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Editorial: Japan gov't must unravel slipshod info management behind Line's data breach

Following the revelation that personal data of users of the free messaging app Line was accessible to a Chinese affiliate firm in disregard of privacy protection, concerns and distrust have spread among users, which number some 86 million people in Japan.

    The Chinese affiliate had access to users' names, telephone numbers, email addresses, IDs and other personal data, with no sufficient explanation provided to individual customers. It has been confirmed that engineers of the firm had accessed such data a total of 32 times since August 2018.

    Furthermore, images and videos shared among users are found to have been stored in South Korea, and employees of a local affiliate had access to the data.

    Japan's Act on the Protection of Personal Information requires businesses to gain consent from individual users when they provide personal data to overseas companies or allow access to personal information from abroad.

    Line Corp. specified in its terms of use that it could transfer personal data to a third country, but it cannot be said that the firm had secured individual users' consent to specific matters with such a vague explanation.

    China has implemented the national intelligence law requiring private companies to cooperate with state intelligence activities. As there are risks of Line users' information being transferred to Chinese authorities, some within the Japanese government have raised voices of concern, with one saying, "It's a critical matter in terms of national security as well."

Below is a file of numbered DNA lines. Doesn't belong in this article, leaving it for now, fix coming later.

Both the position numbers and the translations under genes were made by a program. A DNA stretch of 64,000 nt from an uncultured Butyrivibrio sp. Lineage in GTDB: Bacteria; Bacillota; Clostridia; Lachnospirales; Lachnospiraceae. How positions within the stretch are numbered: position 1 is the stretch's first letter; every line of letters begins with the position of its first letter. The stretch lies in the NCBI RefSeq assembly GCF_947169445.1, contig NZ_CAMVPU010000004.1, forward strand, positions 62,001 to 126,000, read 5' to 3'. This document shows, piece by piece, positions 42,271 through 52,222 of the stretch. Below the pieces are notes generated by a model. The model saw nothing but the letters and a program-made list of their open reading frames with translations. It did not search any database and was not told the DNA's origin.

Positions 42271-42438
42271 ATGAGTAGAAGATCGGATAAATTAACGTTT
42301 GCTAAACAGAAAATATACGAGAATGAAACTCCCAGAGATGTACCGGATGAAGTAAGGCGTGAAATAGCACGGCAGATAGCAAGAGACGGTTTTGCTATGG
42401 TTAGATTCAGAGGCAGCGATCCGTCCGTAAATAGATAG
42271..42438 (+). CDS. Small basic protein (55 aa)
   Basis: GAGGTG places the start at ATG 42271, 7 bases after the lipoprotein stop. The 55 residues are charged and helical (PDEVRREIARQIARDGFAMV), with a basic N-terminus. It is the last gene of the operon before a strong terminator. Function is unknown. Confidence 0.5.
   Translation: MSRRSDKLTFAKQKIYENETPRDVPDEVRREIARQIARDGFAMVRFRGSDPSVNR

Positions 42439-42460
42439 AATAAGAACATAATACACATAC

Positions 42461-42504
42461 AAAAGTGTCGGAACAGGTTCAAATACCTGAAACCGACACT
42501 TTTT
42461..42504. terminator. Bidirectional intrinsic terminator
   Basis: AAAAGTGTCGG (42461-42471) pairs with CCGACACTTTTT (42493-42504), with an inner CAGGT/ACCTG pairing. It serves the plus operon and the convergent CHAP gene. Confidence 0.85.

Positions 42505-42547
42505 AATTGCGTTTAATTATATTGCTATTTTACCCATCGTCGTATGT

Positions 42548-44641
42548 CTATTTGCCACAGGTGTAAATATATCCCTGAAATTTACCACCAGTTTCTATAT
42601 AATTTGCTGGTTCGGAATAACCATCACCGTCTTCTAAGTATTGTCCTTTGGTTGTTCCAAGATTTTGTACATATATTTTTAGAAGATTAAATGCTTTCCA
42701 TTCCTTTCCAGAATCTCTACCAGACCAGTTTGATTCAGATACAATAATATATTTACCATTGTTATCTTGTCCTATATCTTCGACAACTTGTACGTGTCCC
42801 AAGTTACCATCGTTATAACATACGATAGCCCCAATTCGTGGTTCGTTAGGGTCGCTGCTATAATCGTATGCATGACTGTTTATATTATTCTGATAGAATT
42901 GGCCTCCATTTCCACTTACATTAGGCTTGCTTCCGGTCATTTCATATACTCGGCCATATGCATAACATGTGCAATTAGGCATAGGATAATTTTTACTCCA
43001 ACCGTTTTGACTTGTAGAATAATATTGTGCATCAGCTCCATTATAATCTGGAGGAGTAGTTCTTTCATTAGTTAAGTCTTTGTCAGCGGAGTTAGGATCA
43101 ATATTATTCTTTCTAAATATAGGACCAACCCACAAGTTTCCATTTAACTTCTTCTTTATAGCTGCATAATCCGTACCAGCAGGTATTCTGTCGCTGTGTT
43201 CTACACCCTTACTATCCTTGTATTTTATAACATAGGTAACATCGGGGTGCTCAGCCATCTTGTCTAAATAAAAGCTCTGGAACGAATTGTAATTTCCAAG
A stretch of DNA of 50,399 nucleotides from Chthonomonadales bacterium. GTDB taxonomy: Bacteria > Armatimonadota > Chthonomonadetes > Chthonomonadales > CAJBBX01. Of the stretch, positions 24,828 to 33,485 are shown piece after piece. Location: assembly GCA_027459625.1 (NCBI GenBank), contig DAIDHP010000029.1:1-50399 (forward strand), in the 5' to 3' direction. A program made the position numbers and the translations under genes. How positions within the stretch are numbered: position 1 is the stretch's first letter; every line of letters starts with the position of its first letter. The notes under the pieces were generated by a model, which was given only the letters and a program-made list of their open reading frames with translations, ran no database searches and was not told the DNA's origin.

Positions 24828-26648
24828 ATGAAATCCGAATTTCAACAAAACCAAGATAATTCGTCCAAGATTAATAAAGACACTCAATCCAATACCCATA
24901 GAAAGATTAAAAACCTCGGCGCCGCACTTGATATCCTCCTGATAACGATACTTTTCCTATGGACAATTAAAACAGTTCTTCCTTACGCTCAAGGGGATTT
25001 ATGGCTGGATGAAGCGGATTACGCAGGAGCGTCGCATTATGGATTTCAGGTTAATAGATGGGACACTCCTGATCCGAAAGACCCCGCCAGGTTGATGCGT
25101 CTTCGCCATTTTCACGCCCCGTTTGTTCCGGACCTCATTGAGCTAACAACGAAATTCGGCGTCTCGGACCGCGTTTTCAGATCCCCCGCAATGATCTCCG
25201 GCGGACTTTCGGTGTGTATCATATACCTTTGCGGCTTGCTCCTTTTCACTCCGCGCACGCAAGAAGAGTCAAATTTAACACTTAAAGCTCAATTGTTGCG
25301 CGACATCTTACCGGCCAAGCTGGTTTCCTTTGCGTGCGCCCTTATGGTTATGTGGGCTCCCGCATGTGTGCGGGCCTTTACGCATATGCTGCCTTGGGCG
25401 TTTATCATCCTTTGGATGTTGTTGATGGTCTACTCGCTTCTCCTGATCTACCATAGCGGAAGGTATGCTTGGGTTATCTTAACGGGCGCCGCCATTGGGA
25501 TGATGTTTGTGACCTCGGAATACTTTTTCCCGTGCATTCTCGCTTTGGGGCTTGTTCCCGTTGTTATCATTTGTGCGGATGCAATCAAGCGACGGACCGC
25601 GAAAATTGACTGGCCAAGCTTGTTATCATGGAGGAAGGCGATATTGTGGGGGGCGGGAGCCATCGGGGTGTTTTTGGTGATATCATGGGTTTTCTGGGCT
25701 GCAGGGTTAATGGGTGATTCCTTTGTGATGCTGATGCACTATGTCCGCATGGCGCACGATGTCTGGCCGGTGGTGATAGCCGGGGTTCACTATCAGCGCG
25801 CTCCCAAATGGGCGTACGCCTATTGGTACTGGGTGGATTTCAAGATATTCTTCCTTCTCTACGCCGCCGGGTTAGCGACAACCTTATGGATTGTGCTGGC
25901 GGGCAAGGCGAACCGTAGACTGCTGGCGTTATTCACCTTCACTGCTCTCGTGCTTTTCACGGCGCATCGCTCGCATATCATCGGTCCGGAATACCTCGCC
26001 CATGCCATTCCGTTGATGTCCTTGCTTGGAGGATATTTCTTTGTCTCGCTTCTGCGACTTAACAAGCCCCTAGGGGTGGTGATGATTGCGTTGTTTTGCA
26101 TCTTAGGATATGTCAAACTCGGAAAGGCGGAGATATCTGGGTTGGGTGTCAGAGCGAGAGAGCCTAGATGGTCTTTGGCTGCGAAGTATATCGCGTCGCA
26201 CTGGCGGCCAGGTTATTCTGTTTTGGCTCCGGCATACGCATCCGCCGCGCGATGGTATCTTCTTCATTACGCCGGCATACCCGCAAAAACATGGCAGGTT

Line Corp. has explained that there has been no information leakage or unauthorized access from third parties, but one is tempted to pose a host of questions including whether there was really no divulging of information, and why the company allowed access to personal data to a foreign business.

    Line was launched in the wake of the 2011 Great East Japan Earthquake and tsunami, when it became difficult to confirm the safety of loved ones and others due to communications network glitches.

    In recent years, Line has enjoyed widespread use in Japanese public services as well, ranging from filing applications for resident registers, consultations over bullying and other issues, to monitoring the health status of individuals infected with the coronavirus.

    In response to the revelation of the data breach, the Japanese government and many local governments stopped their use of Line. Voices of bewilderment have been raised from some local bodies that are planning to use Line for coronavirus vaccination reservations.

    Line Corp. is set to review problems concerning information management through an independent committee review. Based on the verification results, the Ministry of Internal Affairs and Communications and the Personal Information Protection Commission intend to consider meting out administrative punishment to the firm.

    It is, however, questionable if they can get to the bottom of the firm's shoddy information management by leaving the investigation in the hands of the app provider itself. The national government is urged to consider carrying out an on-site inspection of the company as well. As this issue affects numerous members of the public, the Japanese government must take a proper response.

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